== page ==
The School of English has a dynamic research culture, which involves staff, postgraduates and postdoctoral fellows in attending and organizing international conferences and literary festivals; in undertaking collaborative research and archival projects; as well as in the individual work of scholarly editing and the writing of monographs and works of literature. Our research work is divided into four groups, of which staff are members, and postgraduate students are associate members. These groups are: Mediaeval and Renaissance; 18th Century, Romantic and Victorian; Modern and Contemporary; and Creative Writing.

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Recent Submissions

  • You don't belong here: Blood and Chocolate and British remembrance rituals 

    Haddow, Sam (2017) - Journal article
    This article argues that the promenade theatre project Blood and Chocolate (York, 2013) offered a theatrical rebuttal to widespread British revisionist, celebratory views of the First World War that draw authority from ...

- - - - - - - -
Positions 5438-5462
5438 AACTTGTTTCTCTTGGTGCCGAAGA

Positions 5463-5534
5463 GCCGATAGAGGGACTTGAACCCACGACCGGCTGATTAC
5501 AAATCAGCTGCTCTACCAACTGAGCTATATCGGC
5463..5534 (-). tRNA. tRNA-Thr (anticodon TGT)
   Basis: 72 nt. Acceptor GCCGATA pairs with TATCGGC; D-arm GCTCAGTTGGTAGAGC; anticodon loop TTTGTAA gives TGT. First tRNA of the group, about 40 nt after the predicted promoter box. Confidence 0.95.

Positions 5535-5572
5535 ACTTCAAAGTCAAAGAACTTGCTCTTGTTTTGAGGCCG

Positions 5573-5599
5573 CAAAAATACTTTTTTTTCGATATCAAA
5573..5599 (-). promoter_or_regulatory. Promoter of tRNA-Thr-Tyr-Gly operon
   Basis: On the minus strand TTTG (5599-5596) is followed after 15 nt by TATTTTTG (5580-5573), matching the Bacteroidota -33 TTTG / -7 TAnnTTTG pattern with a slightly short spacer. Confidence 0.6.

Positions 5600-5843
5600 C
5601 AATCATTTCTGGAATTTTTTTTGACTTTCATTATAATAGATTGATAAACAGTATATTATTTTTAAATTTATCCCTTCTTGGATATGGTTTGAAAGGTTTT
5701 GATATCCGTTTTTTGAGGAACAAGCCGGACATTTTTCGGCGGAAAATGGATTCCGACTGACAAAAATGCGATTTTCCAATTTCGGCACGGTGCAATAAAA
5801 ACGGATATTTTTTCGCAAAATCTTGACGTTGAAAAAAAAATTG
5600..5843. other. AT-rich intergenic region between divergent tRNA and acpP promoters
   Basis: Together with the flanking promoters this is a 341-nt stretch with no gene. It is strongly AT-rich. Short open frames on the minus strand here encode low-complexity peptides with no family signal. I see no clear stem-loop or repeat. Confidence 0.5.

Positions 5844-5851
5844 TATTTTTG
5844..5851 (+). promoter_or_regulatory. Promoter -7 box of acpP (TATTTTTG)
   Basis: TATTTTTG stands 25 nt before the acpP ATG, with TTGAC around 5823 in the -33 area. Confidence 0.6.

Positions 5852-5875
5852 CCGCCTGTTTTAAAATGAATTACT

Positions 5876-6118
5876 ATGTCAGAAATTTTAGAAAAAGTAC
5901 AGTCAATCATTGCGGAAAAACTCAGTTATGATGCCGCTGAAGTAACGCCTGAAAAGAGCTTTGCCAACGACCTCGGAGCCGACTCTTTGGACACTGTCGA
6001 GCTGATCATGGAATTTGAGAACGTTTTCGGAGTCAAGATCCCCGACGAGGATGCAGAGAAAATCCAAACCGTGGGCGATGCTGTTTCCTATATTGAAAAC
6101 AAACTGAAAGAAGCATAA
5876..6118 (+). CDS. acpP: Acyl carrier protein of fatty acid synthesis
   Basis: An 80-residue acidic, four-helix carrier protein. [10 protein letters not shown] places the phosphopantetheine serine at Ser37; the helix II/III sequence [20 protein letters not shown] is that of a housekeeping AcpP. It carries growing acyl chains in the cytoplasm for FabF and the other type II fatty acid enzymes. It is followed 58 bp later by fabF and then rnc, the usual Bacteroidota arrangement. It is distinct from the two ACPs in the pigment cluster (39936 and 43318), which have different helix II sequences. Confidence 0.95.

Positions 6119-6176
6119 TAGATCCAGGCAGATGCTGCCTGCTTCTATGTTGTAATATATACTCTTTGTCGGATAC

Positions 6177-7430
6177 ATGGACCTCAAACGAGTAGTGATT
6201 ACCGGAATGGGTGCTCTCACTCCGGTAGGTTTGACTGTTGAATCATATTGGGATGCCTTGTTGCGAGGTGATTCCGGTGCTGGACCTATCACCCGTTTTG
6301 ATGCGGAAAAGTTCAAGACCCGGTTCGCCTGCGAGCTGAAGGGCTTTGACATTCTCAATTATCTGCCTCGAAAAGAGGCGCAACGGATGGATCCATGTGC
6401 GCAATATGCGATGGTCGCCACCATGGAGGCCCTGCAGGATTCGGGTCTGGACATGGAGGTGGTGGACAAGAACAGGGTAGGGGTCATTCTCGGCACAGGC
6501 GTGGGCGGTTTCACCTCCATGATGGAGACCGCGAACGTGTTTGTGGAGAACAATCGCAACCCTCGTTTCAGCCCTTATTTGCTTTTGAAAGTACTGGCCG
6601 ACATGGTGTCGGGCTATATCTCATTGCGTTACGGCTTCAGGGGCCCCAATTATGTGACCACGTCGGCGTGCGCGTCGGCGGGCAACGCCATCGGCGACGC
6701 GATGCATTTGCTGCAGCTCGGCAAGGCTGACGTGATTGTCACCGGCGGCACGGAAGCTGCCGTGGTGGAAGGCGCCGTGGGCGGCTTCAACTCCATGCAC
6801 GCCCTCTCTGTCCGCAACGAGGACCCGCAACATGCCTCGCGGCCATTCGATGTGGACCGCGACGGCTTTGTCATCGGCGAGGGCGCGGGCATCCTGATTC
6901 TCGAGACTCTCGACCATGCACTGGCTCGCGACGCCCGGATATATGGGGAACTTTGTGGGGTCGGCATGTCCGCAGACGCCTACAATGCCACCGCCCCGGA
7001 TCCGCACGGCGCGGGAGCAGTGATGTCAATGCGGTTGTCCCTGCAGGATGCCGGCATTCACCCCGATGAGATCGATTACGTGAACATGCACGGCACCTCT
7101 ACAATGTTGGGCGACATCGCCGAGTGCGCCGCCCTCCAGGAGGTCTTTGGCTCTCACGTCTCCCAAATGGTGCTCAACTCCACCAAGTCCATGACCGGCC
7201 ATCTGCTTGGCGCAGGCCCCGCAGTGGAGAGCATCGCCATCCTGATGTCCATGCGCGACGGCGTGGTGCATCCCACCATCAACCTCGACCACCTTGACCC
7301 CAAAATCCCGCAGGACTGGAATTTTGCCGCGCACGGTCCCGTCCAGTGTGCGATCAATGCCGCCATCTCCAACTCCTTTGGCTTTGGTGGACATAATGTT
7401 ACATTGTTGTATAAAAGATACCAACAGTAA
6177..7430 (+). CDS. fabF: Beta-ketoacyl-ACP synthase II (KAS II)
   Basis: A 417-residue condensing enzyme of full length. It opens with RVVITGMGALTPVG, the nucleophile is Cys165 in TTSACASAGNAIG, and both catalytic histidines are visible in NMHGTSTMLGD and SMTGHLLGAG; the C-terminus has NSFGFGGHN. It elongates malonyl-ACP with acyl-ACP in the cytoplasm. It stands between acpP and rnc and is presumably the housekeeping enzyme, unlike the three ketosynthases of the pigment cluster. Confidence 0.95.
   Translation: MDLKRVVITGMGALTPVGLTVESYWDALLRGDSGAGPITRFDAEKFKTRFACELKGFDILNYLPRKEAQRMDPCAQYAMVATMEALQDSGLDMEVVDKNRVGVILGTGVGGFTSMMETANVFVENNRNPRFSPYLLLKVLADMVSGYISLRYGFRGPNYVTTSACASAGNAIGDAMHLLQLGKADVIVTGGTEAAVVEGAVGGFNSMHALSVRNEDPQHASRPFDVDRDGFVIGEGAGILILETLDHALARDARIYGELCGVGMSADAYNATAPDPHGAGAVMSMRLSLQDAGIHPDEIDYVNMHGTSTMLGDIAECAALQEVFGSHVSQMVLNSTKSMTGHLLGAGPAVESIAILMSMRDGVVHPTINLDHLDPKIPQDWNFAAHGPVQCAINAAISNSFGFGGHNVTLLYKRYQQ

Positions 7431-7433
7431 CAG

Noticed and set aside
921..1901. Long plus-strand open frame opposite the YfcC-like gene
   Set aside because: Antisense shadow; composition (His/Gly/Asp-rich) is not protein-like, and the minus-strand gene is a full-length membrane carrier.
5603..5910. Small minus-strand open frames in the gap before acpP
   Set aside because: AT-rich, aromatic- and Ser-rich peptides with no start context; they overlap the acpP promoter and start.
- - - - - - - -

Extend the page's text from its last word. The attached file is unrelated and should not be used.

• Jenni Fagan, The Sunlight Pilgrims 

    Harris-Birtill, Rose (2017-12) - Journal item
  • Eric Linklater, Private Angelo (1946) 

    Plain, Gill (2017-12-18) - Journal article
    Recommends Linklater's novel about World War II in Italy as "a book that cherishes national difference while utterly condemning nationalism," "as much a book for 2017 as it was for 1946," and "a sharply observant satire ...
  • Relocating Iphigénie en Tauride 

    Pettegree, Jane Karen (2017-05-22) - Journal article
    This article reflects upon the director’s experience of directing Gluck’s Iphigénie en Tauride with a student opera company (Byre Opera) in June 2015, and in particular insights gained about the topical issues raised by ...
  • Profitability and play in urban satirical pamphlets, 1575–1625 

    Hasler, Rebecca Louise (University of St Andrews, 2018-06-26) - Thesis
    This thesis reconstructs the genre of urban satirical pamphleteering. It contends that the pamphlets of Robert Greene, Thomas Nashe, Thomas Dekker, Thomas Middleton, and Barnaby Rich are stylistically and generically akin. ...

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